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Chemical Sensing in Two-Dimensional (2D) Nanomaterials

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Title: Chemical Sensing in Two-Dimensional (2D) Nanomaterials
Author(s): Yasaei, Poya
Advisor(s): Salehi-Khojin, Amin
Contributor(s): Kral, Petr; Stroscio, Michael
Department / Program: Mechanical and Industrial Engineering
Graduate Major: Mechanical Engineering
Degree Granting Institution: University of Illinois at Chicago
Degree: MS, Master of Science
Genre: Masters
Subject(s): chemical sensing 2D materials chemFET chemiresistor graphene black phosphorus phosphorene
Abstract: The development of highly sensitive portable chemical sensors is of a fundamental importance in environmental monitoring, medical diagnostics, and other areas. In this respect, two-dimensional (2D) nanomaterials have attracted great attention due to their excellent electrical and structural properties. As the main representative of the 2D materials, graphene has exhibited great performance in a wide range of sensing applications over the past decade. Particularly, it is unraveled that structural defects play a crucial role on the sensing performance of the graphene-based sensing devices. In this thesis, the roles of internal and external structural defects on the sensing performance of graphene-based chemical sensors have been elucidated. In the beginning, it is shown that the sensitivity (in terms of modulation in electrical conductivity) of pristine graphene chemical field-effect transistors (chemFETs) is not necessarily intrinsic to graphene, but rather it is facilitated by external defects in the insulating substrate, which can modulate the electronic properties of graphene. We disclose a mixing effect caused by partial overlap of the highest occupied molecular orbital (HOMO) and lowest unoccupied molecular orbital (LUMO) of adsorbed gas molecules to explain graphene’s ability to detect adsorbed molecules. In the next phase, graphene grain boundaries are extensively studied as they are known to desirably alter the electronic properties and chemical reactivity of graphene structures. It is observed that an isolated graphene grain boundary has ~300 times higher sensitivity to the adsorbed gas molecules than a single crystalline graphene grain. Electronic structure and transport modeling reveal that the ultra-sensitivity in grain boundaries is caused by a synergetic combination of gas molecules accumulation at grain boundary, together with the existence of a sharp onset energy in the transmission spectrum of its conduction channels. Moving beyond the graphene-based devices, several other members of 2D nanomaterials are also tested for their potential in chemical sensing applications. In particular, the sensing characteristics of black phosphorus (BP) films of stacked atomic layers made by liquid exfoliation and vacuum filtration are studied. Interestingly, BP films are observed to exhibit an ultra-sensitive and selective response towards humid air with a trace-level detection capability and a negligible drift over time. Lifetime analysis predicts that BP film sensors can function stably for several years in highly humid environments. This study opens up the route for utilizing BP stacked films in many applications such as energy generation/storage systems, electrocatalysis, and chemical/bio-sensing. It is believed that the family of 2D materials consists of numerous unexplored members that can revolutionize the chemical and biological sensing industry.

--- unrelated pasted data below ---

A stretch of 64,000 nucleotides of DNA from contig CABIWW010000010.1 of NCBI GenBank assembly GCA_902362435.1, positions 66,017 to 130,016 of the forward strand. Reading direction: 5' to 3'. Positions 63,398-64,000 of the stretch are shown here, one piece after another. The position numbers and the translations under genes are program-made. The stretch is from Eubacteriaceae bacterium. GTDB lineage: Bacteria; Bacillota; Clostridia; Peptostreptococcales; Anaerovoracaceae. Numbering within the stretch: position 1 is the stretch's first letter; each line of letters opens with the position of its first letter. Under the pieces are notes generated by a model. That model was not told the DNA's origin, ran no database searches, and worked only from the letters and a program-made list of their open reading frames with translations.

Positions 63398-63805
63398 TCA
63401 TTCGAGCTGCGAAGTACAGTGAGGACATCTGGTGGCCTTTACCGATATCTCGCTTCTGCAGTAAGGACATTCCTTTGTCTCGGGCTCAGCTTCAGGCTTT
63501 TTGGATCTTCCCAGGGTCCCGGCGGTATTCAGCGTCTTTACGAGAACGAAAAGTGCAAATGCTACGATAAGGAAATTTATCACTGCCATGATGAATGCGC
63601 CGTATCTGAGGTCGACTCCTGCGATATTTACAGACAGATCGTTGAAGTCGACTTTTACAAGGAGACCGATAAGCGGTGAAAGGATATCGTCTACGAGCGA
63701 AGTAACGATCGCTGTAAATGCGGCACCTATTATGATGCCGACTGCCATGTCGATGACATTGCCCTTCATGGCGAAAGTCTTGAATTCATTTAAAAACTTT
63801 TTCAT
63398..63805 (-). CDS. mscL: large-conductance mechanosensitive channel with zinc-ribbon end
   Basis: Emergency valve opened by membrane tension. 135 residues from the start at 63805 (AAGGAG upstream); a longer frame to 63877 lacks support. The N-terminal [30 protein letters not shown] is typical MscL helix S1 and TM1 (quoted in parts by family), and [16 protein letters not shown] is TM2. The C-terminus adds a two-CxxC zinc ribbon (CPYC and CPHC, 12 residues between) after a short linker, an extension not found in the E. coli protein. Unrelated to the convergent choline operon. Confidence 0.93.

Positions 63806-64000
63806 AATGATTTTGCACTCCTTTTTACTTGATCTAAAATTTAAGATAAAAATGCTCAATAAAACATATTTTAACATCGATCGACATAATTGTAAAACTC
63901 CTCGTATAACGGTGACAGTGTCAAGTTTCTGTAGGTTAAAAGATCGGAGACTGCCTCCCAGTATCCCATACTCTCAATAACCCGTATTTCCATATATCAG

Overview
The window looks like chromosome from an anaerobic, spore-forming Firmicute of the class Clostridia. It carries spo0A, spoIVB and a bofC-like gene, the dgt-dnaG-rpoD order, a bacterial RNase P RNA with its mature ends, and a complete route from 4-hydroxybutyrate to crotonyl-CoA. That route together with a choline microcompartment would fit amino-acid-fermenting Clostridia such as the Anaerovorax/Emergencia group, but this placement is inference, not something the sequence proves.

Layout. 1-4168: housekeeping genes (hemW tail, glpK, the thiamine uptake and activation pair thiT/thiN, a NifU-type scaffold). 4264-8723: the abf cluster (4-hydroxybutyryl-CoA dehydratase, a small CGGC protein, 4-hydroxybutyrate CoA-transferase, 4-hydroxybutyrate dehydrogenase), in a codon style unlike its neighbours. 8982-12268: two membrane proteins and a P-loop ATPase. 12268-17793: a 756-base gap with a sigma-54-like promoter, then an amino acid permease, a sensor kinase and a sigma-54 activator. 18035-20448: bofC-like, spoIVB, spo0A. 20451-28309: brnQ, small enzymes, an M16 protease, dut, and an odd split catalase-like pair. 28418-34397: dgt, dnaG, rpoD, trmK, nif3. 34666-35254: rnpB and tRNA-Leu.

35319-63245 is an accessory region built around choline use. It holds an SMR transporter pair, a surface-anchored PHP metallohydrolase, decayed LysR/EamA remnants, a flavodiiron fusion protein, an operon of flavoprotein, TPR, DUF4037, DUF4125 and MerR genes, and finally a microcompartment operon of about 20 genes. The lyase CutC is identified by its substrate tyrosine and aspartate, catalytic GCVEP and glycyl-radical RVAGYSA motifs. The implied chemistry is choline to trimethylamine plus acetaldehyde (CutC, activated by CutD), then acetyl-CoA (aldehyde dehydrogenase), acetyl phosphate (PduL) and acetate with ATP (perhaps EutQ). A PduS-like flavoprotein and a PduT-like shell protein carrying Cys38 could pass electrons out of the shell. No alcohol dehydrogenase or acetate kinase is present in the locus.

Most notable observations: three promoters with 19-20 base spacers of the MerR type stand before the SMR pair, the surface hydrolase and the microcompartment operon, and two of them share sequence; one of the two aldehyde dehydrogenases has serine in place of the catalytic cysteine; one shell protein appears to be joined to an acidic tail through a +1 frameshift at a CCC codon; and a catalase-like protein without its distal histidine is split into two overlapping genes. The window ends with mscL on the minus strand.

Issue Date: 2015-10-21
Genre: thesis
URI: http://hdl.handle.net/10027/19825
Rights Information: Copyright 2015 Poya Yasaei
Date Available in INDIGO: 2017-10-22
Date Deposited: 2015-08
 

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